Many people approach SEO and PPC as completely separate strategies. And while they are different in many ways, it can be helpful to think of SEO and PPC as being two sides of the same coin: search.
There are many ways in which SEO and PPC efforts complement each other, and lead to a more successful search strategy. Consider these eight ways that make a coordinated SEO and PPC strategy greater than the sum of its parts.
- VisibilityThe most obvious benefit of combining SEO and PPC efforts is added exposure on the search engine results pages (SERPs). Clients are often tempted to reduce PPC efforts once a search term ranks number one. However, it’s important to remember that the top two or three results on most SERPs are PPC ads. Dominating the organic and paid search results will greatly increase traffic, and give the impression that you’re an established presence in a particular market.
- Share Keyword DataSimultaneously running organic and PPC campaigns gives you double the data to analyze. Determine which organic and PPC keywords have the highest conversion rate, and use that information to optimize your overall strategy.
- Use Best Performing PPC Ad Copy to Inform Your Organic Content StrategyWhat works for PPC often works for SEO. By determining which PPC ads result in the most conversions, you’ll have a good idea how to create title tags, meta descriptions and page content for the pages that you want to rank organically. The benefit of using PPC ads to test page attributes is the immediacy of the results. You’ll know pretty quickly what works and what doesn’t, while organically testing titles and metas can take a long time.
- Integrate E-Commerce Feeds into AdWords Results: Google is doing some pretty cool things when it comes to e-commerce. You can now link specific product pages to PPC ads. The ad will feature the product, often with reviews, and will take the user directly to the product page, where a purchase can be made. This is a great way to give your existing e-commerce efforts a boost.
- Use Site Search Data to Inform PPC Keywords: The main goal of PPC advertising is to figure out which keywords your customers use to find your product or service. Enabling site search on your website, and analyzing the terms that are frequently used, can give valuable insight into your customers’ needs and search habits.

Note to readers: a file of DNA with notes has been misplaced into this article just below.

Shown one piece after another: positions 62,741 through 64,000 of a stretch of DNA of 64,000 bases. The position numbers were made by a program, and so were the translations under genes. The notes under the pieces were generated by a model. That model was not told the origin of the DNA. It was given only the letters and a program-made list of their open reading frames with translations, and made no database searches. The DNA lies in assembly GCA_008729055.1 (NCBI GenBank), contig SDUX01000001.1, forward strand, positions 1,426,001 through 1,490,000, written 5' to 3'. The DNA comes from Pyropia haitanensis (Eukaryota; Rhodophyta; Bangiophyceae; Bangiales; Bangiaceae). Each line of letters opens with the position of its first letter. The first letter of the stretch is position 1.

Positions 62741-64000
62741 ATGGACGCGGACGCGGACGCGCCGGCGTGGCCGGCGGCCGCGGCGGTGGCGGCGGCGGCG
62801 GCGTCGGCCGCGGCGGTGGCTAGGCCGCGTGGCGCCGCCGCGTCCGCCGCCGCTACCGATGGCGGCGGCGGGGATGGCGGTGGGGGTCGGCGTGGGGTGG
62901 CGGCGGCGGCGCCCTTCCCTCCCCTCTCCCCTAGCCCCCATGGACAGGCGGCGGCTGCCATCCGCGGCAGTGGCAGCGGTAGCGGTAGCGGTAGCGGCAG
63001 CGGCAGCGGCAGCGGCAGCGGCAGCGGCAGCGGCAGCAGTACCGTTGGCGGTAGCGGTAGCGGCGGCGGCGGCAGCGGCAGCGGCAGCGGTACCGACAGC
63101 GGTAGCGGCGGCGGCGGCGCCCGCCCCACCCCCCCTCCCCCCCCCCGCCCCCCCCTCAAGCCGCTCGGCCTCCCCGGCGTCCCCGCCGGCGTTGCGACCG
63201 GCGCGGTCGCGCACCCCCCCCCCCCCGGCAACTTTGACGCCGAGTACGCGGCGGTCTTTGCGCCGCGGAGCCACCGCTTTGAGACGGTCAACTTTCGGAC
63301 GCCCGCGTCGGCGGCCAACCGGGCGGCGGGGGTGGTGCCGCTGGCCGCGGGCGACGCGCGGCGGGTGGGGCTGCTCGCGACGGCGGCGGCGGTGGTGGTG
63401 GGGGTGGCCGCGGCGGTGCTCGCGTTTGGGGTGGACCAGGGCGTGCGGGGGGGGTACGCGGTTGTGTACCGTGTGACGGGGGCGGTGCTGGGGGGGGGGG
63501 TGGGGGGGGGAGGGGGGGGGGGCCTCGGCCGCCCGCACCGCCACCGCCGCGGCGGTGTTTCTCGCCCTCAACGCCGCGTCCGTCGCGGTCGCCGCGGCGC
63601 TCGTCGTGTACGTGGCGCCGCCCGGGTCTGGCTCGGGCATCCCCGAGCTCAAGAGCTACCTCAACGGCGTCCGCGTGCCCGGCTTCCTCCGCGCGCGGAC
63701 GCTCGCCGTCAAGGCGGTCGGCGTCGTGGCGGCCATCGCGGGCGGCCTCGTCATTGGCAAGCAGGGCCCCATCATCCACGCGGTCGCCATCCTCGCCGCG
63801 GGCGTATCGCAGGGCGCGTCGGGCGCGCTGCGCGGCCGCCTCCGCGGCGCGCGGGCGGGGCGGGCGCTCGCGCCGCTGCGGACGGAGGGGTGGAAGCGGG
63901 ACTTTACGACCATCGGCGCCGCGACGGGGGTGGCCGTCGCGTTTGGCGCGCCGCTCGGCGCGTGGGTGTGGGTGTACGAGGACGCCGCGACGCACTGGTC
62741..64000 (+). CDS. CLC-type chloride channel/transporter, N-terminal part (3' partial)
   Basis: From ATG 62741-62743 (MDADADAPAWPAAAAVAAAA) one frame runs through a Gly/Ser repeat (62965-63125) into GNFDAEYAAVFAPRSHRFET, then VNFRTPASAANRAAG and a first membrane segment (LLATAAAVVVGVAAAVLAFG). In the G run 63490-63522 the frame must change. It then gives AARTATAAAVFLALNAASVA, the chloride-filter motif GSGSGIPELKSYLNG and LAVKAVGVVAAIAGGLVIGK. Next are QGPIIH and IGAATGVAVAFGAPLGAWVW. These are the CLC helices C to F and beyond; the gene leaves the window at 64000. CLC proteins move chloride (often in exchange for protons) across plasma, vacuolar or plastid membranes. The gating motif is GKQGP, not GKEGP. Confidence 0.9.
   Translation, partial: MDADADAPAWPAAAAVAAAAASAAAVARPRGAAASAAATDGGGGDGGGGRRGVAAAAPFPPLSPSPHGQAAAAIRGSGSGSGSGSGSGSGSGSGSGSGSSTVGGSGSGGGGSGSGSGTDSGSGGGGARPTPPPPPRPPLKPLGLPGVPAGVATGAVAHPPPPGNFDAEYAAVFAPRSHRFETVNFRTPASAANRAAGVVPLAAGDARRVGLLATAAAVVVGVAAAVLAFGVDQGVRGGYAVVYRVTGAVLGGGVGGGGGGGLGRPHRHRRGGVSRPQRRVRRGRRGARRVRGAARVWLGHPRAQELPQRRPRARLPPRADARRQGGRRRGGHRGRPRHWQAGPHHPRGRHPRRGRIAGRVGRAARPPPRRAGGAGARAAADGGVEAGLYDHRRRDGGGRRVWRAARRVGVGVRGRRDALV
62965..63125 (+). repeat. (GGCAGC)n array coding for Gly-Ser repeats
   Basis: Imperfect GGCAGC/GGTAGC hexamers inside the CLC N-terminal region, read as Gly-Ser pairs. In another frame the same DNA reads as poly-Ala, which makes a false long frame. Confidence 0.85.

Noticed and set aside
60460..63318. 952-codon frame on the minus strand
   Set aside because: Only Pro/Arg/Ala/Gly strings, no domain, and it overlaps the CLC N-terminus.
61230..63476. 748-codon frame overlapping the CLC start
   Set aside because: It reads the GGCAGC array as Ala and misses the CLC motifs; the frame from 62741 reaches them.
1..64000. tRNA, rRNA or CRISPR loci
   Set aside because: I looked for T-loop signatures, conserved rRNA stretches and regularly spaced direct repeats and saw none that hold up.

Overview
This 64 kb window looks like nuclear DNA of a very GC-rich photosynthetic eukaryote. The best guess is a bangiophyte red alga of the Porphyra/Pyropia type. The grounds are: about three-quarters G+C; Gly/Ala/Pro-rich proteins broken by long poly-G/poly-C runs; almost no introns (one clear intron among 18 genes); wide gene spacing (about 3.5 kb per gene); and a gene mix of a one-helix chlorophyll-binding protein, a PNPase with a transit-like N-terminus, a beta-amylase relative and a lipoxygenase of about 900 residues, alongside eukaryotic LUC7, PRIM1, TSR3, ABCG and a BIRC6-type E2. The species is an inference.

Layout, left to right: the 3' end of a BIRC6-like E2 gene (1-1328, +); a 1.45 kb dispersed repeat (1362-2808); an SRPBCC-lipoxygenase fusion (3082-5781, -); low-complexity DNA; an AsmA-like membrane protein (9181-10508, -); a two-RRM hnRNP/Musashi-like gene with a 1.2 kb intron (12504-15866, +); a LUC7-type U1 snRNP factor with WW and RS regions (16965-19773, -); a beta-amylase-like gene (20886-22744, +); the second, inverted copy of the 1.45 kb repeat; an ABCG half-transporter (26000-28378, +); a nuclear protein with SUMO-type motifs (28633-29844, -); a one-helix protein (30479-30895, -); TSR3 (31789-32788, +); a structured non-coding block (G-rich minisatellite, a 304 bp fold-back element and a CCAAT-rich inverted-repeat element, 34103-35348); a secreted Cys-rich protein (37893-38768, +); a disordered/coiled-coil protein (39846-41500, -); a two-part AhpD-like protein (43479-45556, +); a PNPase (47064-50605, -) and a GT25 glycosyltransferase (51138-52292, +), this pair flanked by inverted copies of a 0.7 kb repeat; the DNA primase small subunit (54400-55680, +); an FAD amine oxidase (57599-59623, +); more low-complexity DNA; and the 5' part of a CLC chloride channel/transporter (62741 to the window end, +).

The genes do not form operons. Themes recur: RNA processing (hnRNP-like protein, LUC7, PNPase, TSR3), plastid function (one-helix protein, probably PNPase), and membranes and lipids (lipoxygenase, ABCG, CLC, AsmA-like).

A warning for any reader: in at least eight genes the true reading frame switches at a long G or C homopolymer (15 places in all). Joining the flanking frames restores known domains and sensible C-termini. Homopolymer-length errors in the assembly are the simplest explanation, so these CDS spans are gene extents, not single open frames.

- Combat Negative PR: Occasionally, someone will say something negative about your company. It happens, and when it does, combined PPC and SEO efforts can be great damage control. The principle is similar to the first point in this list: visibility. You can guide the conversation more effectively if you control the SEO and PPC results for a certain term. A great example was seen during the Gulf oil spill. For some time afterward, BP paid for PPC ads linked to the keyword ‘oil spill.’ The PPC ad led to a page on BP’s site about the cleanup effort. They wanted to make sure that whenever someone searched ‘oil spill,’ BP’s PPC ad was at the top of the list. Use this technique to help tell your side of the story.
- Social Media Visibility: The social media landscape is changing dramatically, and part of that change has been the emergence of highly targeted advertising opportunities. Sites like Facebook, LinkedIn and YouTube (owned by Google) can serve up ads targeted to incredibly specific groups of people. Using Facebook user profile information, it’s possible to show an ad only to 22 year olds living in Kansas City who are interested in motorcycles and horticulture. It may be a small group, but it’s precise. The data that you collect from these campaigns may uncover granular details about your target audience, and help refine your overall SEO strategy.
- Test Strategic Organic Keywords with PPC: PPC ads are a great way to refine your organic keyword strategy. As your long term organic keyword strategy evolves, test the conversion rate of the words you want to rank for with PPC ads. You’ll get immediate feedback on the effectiveness of the organic keywords you’re after, and can fine tune your strategy accordingly.
Thought #leadership mistake: Brands don’t have something distinctive to say
by @MatZucker @CMIContent
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